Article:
It’s been soup weather here in Louisiana: chilly, rainy and gray. But it’s lasted so long that my repertoire got a little tired … we’ve had gumbo, potato soup, white cheddar and broccoli, even chicken noodle. Then I remembered one of my favorite comfort foods to whip up when I’m in the mood for soup and missing Spain — cocido.
Cocido is essentially a hearty Spanish stew filled with meat and vegetables of all kind. The recipes vary tremendously. In fact, I’ve never had it the same way twice, and in that spirit, I’ve actually never cooked it the same way twice, either. The essentials tend to be chickpeas, chorizo, chicken, cabbage and meatballs, and lots of good paprika.
I base my recipe off of this one from Rachel Ray, but alter it quite a bit. Here’s what I used:
- 1 lb ground meat
- 1 egg
- bread crumbs (I toast a few slices of wheat bread and crumble my own … about a cup is a good measure)
- dash of milk
- paprika to taste
- a blog of Manchego cheese
- Chorizo (I use about 4-5 links, but you could use less)
- two cans of chickpeas, drained (I like Goya or Bush’s)
- about four cups of chicken broth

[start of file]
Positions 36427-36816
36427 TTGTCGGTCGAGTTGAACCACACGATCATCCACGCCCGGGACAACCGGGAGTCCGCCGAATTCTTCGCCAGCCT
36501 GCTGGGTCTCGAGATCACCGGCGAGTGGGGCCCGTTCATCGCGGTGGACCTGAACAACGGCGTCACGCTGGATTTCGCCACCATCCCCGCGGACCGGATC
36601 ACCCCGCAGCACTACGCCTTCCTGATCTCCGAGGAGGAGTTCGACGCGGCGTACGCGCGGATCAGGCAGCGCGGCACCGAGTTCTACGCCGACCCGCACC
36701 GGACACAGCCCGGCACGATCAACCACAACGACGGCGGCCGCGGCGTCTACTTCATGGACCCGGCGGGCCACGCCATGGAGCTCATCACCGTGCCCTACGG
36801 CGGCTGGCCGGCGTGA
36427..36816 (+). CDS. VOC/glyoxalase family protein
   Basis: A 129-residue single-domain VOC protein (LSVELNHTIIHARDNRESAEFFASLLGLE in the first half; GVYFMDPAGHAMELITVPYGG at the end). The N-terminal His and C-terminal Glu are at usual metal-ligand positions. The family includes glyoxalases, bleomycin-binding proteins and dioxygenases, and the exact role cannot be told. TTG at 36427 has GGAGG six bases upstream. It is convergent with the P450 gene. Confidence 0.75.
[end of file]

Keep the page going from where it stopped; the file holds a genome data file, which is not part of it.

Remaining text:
- 1 lb large pasta shells (the kind you typically stuff)
Slice open your chorizo links and scoop out the sausage, forming it into small round balls … a tablespoon is a good gauge for size, but it’s really up to you. In a heavy-bottomed Dutch Oven (I love my Magnalite!), brown the sausage, letting all the delicious, paprika-laced oils seep out. Once they’re cooked through (about 10 minutes), add the chickpeas and let simmer for awhile so that they soak up the chorizo flavoring. Add broth and an equal amount of water (so that your Dutch oven is nearly full), and bring to a boil.
While that’s happening, start making your meatballs with the ground meat, egg, milk and breadcrumbs. Season to taste with salt and pepper. Once the mixture has reached the desired consistency, start forming the meatballs, stuffing a small slice of Manchego cheese into the center of each one. These meatballs should be similar in size to the chorizo balls … not very large. Toss them into your boiling soup … they will cook in the broth.
Add paprika, salt and pepper.
After about 15-20 minutes, your meatballs should be nearly cooked through. Add your pasta shells, submerging them into your still-boiling broth as completely as possible. (Hint: I only add a handful of shells each time I heat up the soup; you could add the whole box, but leftovers will get soggy). After another 15 minutes or so, your pasta should be cooked and your soup is ready to go. Warning: this is very filling, but it’s addictive, too! You will not be able to stop after one bowl.